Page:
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Democratic Party procedure could revoke nomination from Sebrina Martin

Parties are not legally required to follow primary results, and Democratic Party bylaws provide for the removal of a nominee.

The Alabama Democrat Party disqualified Sebrina Martin on July 18.

The Alabama Democratic Party has the authority, according to Alabama Secretary of State John Merrill, to remove nominee Sebrina Martin from the ballot and replace her with another candidate for Montgomery County family court judgeship — a move the party might consider in light of court documents showing that Martin lost custody of her children in 2013 over abuse allegations. 

APR published Indiana court documents last week showing that a judge in that state found Martin’s use of corporal punishment to be excessive and subsequently awarded custody of her six children to their father. Beyond the scope of the document, Martin’s former children recounted her throwing their special needs sister in ice cold showers as a routine form of punishment. She was around 5 years old at the time. They also discussed being underfed and constantly in fear of what might set off Martin, or the other two adults in the house.

Martin is set to become a family court judge in Montgomery’s 15th circuit. She beat Fernando Morgan in the Democratic primary and there is no Republican challenger in November’s general election. But there is a mechanism for removing Martin from the ballot. 

According to Merrill and the bylaws of the Alabama Democratic Party, the party could simply disqualify Martin. Merrill told APR that the parties submit their certified nominees to the Secretary of State’s office on July 6, but can still substitute nominees until late August before the ballots are printed.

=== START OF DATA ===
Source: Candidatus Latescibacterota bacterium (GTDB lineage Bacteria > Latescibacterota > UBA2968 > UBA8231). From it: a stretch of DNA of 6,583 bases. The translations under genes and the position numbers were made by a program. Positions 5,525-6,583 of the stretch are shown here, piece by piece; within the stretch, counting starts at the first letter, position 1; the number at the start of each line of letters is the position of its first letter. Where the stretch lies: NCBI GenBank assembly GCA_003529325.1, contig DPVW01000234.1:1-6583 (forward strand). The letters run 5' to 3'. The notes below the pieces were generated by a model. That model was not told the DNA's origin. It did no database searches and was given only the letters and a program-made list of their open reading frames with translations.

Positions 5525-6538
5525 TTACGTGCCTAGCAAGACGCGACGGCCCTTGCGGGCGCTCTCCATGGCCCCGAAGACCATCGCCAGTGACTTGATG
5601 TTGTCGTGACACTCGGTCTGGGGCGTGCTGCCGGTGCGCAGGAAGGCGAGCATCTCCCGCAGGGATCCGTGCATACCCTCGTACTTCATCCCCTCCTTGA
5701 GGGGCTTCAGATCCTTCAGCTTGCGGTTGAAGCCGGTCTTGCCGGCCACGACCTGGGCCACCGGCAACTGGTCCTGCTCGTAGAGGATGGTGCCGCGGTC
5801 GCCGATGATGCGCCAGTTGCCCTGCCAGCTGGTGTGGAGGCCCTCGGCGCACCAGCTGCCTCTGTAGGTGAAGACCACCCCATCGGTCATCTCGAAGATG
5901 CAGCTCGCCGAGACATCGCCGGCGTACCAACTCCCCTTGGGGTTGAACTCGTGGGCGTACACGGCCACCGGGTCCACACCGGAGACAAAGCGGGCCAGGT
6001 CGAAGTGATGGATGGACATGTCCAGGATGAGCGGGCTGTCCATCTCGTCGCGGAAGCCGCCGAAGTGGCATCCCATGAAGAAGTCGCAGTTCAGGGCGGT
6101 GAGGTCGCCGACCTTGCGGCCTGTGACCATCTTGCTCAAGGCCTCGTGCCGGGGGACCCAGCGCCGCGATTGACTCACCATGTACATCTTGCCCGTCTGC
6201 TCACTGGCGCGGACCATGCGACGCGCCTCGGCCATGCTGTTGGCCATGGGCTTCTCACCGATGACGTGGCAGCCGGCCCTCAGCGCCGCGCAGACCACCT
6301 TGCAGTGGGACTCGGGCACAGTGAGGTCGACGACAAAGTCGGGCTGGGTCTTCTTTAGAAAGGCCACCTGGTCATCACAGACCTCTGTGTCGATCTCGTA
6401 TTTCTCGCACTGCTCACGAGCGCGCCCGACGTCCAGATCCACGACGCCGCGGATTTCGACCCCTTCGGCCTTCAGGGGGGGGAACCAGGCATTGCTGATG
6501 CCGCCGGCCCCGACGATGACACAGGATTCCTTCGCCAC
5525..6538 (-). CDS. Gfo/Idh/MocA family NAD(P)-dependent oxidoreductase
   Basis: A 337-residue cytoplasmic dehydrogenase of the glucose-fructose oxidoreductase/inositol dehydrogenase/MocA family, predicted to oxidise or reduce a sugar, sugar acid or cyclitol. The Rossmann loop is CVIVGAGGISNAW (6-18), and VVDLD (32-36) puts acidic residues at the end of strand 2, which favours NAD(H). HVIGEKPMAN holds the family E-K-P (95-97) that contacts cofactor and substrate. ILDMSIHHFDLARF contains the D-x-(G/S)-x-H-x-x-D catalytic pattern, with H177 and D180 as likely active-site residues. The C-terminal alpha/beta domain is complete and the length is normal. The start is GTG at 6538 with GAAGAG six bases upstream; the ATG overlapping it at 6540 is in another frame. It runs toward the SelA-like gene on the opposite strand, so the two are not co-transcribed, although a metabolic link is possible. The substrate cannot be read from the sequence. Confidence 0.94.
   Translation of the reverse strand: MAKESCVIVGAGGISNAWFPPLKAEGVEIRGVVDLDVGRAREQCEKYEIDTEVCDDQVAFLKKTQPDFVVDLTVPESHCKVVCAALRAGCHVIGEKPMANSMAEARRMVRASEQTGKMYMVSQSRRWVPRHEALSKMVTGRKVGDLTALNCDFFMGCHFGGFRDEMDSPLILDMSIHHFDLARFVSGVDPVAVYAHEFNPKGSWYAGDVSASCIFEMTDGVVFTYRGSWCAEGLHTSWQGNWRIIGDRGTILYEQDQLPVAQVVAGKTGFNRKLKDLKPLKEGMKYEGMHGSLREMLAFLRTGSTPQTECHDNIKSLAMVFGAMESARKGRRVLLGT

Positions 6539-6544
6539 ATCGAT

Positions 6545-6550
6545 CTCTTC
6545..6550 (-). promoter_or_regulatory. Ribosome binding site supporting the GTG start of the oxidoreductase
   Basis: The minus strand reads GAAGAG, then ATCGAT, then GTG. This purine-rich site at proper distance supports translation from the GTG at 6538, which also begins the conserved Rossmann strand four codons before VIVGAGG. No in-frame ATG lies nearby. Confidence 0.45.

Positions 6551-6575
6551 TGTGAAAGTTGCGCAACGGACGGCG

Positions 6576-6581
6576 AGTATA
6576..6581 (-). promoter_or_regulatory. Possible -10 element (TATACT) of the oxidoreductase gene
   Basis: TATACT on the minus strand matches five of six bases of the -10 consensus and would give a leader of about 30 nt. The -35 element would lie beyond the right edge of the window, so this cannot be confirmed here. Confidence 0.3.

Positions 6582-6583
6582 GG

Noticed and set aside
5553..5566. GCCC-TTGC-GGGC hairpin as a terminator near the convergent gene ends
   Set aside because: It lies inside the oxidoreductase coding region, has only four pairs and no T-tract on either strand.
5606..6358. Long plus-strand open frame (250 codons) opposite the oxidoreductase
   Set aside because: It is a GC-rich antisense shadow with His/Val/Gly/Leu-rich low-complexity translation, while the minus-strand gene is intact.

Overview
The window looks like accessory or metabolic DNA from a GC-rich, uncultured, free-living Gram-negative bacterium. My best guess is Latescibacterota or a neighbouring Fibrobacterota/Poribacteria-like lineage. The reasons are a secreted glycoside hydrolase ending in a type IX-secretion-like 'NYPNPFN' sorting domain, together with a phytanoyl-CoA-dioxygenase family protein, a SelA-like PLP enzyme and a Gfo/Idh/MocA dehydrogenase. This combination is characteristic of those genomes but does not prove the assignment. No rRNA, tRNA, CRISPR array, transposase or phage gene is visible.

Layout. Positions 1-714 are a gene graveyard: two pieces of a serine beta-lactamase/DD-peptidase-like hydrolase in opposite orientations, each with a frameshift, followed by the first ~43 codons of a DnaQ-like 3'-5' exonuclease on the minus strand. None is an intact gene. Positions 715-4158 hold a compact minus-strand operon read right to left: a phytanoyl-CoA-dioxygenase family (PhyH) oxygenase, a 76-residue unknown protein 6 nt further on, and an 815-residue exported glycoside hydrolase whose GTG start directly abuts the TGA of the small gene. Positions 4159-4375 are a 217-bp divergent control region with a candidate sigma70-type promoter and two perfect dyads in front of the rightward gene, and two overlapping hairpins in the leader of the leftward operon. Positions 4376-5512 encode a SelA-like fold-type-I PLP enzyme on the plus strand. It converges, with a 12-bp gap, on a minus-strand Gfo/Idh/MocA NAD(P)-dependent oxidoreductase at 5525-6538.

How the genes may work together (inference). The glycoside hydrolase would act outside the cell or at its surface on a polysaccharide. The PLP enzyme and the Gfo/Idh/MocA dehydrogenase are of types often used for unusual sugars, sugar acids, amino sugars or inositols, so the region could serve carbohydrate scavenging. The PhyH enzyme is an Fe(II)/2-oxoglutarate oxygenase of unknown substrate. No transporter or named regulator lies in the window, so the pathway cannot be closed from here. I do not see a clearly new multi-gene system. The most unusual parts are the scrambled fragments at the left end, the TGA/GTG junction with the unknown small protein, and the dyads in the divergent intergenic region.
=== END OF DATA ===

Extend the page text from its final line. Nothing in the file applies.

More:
Although it has been standard for the parties to hold primaries to select their nominees for the past four decades, Merrill said the parties are not required by the state to honor the primary results.

The only obstacle is whether any party bylaws would prohibit the Democratic Party from choosing an alternate nominee.

Chris England, chair of the Alabama Democratic Party, declined to comment on the matter at this time. However, Article 9 of the bylaws address the situation:

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“… if the conduct of any candidate, either before or subsequent to the primary, shall be incompatible with such declaration, then the chair of the State Committee is authorized and directed to order that said candidate show cause before (to a subcommittee overseeing the primary elections) why said candidate should not be disqualified or his nomination or election be withdrawn, as the case may be…”

After hearing this argument, the subcommittee is authorized to withdraw the nomination. The bylaws state that the party may then fill the vacancy “as provided for in these rules” but it was not immediately clear what that process would be. The bylaws state that “When a nomination has been made and becomes vacant before the election, the vacancy may be filled by use of any of the above stated plans for special elections that may be applicable or adaptable to use, in the judgment of the Chair, who shall advise or direct action as occasions may suggest or require.”

Those “above stated plans” state that the committee can simply select a nominee or hold a primary. It would appear that this situation would call for a direct nomination from the party. Fernando Morgan, who fell to Martin by almost 4,000 votes in the primary (25 percent), is the only other candidate that qualified with the party for the position.

“I would hope I’m next in line,” Morgan told APR Friday. “(The party) has met (me), approved (me). I’m the endorsed candidate; I would be a natural shoe-in.”